Although sweet potatoes are part of a recent health craze sweeping the globe, sweet potatoes or “kattala” have been a part of the Maldivian diet since time immemorial. We all grew up eating and appreciating this sweet and succulent vegetable. However, there are a few things about sweet potatoes that we might not be familiar with. This is why we, here at Taste, thought we would take an in-depth diver into this delicacy.
What are sweet potatoes?
First off, sweet potatoes are not really potatoes (they are distantly related though). Nor are they yams. They are part of the Bindweed or Morning Glory family, Convolvulaceae. They are root tubers. Root tubers store water and energy like starch and other carbohydrates, underground and draw upon these resources to feed the above-ground parts of the plant.
Sweet potatoes come in a variety of shapes and colors including beige, white, red, pink, yellow, orange and purple. Although Maldivians are familiar with only a couple of varieties, there are more of them in existence.
The origin of sweet potatoes
It has largely been assumed that the origins and domestication of the sweet potato occurred in Central or South America and was spread by the locals to the Caribbean and South America around 2500BCE. However, this might be in contest with the discovery recently of 57-million-year-old leaf fossils from eastern India being identified as being from the morning glory family, which includes sweet potatoes and many other plants.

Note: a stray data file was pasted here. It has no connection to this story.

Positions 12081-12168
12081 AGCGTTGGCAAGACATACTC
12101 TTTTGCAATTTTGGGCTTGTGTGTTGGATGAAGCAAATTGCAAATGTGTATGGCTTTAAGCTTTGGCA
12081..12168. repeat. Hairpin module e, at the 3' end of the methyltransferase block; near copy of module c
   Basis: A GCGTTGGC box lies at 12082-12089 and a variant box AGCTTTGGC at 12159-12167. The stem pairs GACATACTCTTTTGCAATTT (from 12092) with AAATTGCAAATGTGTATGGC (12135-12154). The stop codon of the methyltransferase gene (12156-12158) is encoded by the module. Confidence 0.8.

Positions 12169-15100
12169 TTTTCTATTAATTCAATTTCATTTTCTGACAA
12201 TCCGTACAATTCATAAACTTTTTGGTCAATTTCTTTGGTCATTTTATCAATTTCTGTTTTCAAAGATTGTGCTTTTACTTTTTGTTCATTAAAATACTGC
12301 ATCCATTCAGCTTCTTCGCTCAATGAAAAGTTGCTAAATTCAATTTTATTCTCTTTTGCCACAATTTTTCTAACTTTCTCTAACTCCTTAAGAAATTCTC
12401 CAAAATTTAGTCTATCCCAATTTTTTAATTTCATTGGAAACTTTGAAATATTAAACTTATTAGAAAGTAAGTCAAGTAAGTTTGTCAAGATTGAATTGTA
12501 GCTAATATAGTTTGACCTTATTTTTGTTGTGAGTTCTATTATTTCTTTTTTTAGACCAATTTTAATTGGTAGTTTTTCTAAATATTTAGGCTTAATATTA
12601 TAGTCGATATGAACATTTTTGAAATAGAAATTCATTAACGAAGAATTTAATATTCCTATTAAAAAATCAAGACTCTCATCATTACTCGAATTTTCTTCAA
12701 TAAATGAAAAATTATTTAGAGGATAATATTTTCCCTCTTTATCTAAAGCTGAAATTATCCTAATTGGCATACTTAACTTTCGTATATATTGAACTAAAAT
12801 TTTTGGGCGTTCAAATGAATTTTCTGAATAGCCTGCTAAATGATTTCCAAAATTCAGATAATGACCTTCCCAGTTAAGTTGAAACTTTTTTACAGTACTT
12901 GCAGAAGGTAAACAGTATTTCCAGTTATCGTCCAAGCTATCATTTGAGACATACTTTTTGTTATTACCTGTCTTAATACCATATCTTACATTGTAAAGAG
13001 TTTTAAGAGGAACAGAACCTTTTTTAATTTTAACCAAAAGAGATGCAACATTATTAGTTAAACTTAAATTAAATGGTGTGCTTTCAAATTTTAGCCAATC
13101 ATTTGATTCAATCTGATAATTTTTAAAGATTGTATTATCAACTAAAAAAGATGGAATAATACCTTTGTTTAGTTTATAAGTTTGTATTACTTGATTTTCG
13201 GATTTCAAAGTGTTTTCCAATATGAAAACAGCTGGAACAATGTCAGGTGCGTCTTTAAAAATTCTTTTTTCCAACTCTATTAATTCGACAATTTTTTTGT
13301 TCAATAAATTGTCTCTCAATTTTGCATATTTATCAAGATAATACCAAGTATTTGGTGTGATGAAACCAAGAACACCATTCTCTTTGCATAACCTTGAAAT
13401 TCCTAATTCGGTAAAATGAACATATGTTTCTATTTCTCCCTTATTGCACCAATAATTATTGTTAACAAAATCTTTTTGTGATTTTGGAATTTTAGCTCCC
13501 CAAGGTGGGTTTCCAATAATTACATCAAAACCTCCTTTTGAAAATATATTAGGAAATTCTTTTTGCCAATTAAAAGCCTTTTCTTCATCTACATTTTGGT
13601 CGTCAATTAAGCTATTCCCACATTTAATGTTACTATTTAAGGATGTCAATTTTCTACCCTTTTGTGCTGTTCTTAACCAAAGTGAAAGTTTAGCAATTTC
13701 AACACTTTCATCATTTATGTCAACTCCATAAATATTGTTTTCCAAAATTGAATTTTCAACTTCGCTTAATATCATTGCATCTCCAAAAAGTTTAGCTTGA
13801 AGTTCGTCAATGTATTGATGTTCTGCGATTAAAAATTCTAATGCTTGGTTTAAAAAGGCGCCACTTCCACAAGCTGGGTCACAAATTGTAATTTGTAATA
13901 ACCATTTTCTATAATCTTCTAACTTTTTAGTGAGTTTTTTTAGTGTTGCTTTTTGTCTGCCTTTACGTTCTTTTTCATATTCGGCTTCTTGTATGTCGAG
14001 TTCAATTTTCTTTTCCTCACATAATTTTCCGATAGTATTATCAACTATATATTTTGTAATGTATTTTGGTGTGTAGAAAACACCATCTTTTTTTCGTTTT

Tips for buying and storing sweet potatoes
Pick up the sweet potato and take a close look at the skin. If there are any discolorations or cracks, then ditch them. A healthy sweet potato should be uniform in color and without any cracks in the skin.
Squeeze the sweet potato. If you feel any give, it could be a sign of rot. Make sure they are all nice and firm.
Store your sweet potatoes in a dry and cool place. Do not refrigerate them. They have a short shelf life so use them within a week or two.
How healthy are sweet potatoes?
Sweet potatoes are extremely beneficial to your health as they are high in fiber, vitamin C, potassium, Pantothenic Acid (vitamin B5), Niacin (vitamin B3), vitamin B6, manganese, magnesium and copper. Their orange color is derived from beta-carotene, which is a pigment and antioxidant.
Compared to their cousin, the white potato, they offer more vitamins and antioxidants. Despite their sweeter taste, they have a mildly lower glycemic index score (especially if you boil them). This makes them slower to digest.
However, the crowning glory of the nutritional values may be in its ample supply of vitamin A. Every sweet potato contains over double the value of your vitamin A daily requirement.
How to cook sweet potatoes
The method you use to cook a sweet potato strongly affects how it tastes. They contain an enzyme which enables the starch to break down into a sugar called maltose. Maltose is not as sweet as table sugar and you can control the sweetness by how you choose to cook the sweet potato.
A quick cooking method i.e. steaming them or cutting them into small pieces can reduce the sweetness of the dish. However cooking sweet potatoes slowly on low heat will allow that maltose-making enzyme more time to convert the starch into sugar. The sweet potato enzyme is activated once they reach around 135°F and stops working at around 170°F. (That’s 57° to 77°C). This gives you a lot of control over the ultimate sweetness of your sweet potatoes.
Words by Asy